Government & Politics
 

Investigation into Entergy paid actor scandal delayed by new cache of evidence

The results of an investigation into the use of actors who were paid to appear at New Orleans City Council meetings in support of a proposed Entergy New Orleans power plant — originally due this week — will likely be delayed until October.

City Councilwoman Helena Moreno has filed a motion to extend the deadline for 45 days, to October 19. Investigators requested the delay after recently receiving new records from Entergy New Orleans.

The council will vote on the delay during its meeting on Thursday.

In August, the city signed a contract with a team of attorneys from the law firm of Sher, Garner, Cahill, Richter, Klein & Hilbert — led by former federal prosecutor Matt Coman — and retired Judge Calvin Johnson to conduct a 30-day investigation into Entergy’s role in the scandal.

But in the past few weeks, Entergy has given investigators an additional trove of documents, according to Moreno’s chief of staff Andrew Tuozzolo. He said that the deadline extension is necessary to give the investigators sufficient time to sort through the new evidence.

The company provided the new documents to investigators, rather than the city council’s utility regulatory office. It’s not clear what the new documents are or why they weren’t included in a batch of records the company provided to the council in June.

The council launched the investigation after a report by The Lens revealed that people, including some professional actors, were paid between $60 and $200 to attend public meetings to support the company’s proposed $210 million power plant in eastern New Orleans. Some were paid to give speeches in favor of the plant.

In May, Entergy admitted hiring a public relations firm, The Hawthorn Group, to recruit supporters. But the company denied knowing that the supporters would be paid or that Hawthorn would bring on Crowds on Demand — a California-based company that specializes in hiring people to show up at protests and public hearings — as a subcontractor.

The council approved the power plant with a 6-1 vote in March, two months before the Lens published its investigation.

On May 24, the council passed a motion initiating the investigation into Entergy New Orleans and demanding the company hand over all documents related to the use of paid actors and the company’s internal investigation into the matter. In June, Entergy handed over hundreds of pages of contracts, emails, and invoices related to the power plant campaign.

Those documents showed that Entergy executives knew more about the astroturfing campaign than they had initially let on. They revealed that top Entergy New Orleans employees were involved in developing intimate details of the plan, including the numbers of supporters and speakers that would attend the meetings and the design of the shirts they would wear.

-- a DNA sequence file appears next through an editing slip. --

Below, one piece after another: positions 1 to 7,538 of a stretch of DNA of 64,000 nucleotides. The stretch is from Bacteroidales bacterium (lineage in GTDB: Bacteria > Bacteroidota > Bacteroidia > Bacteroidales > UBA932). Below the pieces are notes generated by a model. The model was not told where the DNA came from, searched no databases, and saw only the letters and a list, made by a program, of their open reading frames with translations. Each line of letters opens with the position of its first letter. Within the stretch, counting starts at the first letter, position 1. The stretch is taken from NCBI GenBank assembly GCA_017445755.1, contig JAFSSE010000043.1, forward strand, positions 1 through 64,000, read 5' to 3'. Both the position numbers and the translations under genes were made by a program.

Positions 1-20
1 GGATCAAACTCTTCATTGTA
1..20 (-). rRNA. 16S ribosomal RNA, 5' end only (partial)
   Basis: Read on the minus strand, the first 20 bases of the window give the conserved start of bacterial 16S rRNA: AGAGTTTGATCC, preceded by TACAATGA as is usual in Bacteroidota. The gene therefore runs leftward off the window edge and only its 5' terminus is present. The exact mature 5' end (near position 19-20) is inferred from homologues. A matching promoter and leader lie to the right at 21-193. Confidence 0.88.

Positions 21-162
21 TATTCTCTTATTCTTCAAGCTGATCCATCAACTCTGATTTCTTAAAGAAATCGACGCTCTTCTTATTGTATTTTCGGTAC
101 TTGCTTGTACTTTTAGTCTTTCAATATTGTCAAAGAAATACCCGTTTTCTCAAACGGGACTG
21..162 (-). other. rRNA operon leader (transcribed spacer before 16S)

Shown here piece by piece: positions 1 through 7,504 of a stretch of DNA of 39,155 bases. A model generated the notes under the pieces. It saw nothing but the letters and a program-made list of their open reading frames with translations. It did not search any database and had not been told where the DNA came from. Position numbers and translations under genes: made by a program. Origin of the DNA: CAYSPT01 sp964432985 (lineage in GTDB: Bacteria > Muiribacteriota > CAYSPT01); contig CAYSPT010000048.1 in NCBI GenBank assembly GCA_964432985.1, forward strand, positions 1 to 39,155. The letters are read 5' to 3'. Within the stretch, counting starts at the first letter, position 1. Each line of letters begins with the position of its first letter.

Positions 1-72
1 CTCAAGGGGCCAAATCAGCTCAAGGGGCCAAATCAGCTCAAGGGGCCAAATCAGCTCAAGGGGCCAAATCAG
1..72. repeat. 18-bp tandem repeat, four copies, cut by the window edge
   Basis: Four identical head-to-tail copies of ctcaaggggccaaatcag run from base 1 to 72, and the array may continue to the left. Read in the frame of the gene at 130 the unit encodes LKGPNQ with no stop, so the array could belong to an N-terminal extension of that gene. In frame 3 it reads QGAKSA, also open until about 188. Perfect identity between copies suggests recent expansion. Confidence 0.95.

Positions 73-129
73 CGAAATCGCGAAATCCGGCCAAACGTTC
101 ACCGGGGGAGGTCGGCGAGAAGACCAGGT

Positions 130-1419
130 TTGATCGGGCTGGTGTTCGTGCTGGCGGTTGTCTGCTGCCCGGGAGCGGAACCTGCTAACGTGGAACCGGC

One of those executives was former Entergy New Orleans CEO Charles Rice Jr., who stepped down from his post last month, taking a job in the company’s legal department.

The documents also showed the scope of the company’s attempts to rally public support for the plant. The $55,000 that Entergy was billed for the paid supporters was only a fraction of a $1.3 million campaign that included local reputation management, scripting letters of support for the plant, tracking media coverage and monitoring groups that opposed the plant.

The investigation’s delay has implications for a lawsuit brought against the city council by a coalition of groups that had opposed the power plant. In July, a judge said that she would delay her ruling until the results of the investigation were released. At the time, the investigation was expected to be complete this month.

The plaintiffs in the suit — the Deep South Center for Environmental Justice, VAYLA New Orleans, Justice & Beyond, 350 New Orleans and the Sierra Club — accuse the city council of violating the state Open Meetings Law after members of the public were kept out of two city council meetings related to Entergy’s application. The groups are demanding that the council void its approval for the plant and restart the process.

Affidavits submitted to court claim that people were shut out of a key meeting on Feb. 21, when the council’s utility committee voted to advance Entergy’s application to a full city council vote. Paid supporters attended that meeting.

In an email on the morning of the meeting, one Entergy executive wrote, “I received confirmation that the room will open at 8:30 am. Let’s get as many of our folks there ahead of the bus from NO East.”

Lawyers representing the city council have said that the meeting room was at capacity, and that those who waited were eventually allowed in.

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About Michael Isaac Stein

Michael Isaac Stein covers New Orleans' cultural economy and local government for The Lens. Before joining the staff, he freelanced for The Lens as well as The Intercept, CityLab, The New Republic, and Pacific Standard. He was recently awarded a fellowship from the Heinrich Boll Foundation, which he used to report on water scarcity, division, and colonialism in Cyprus.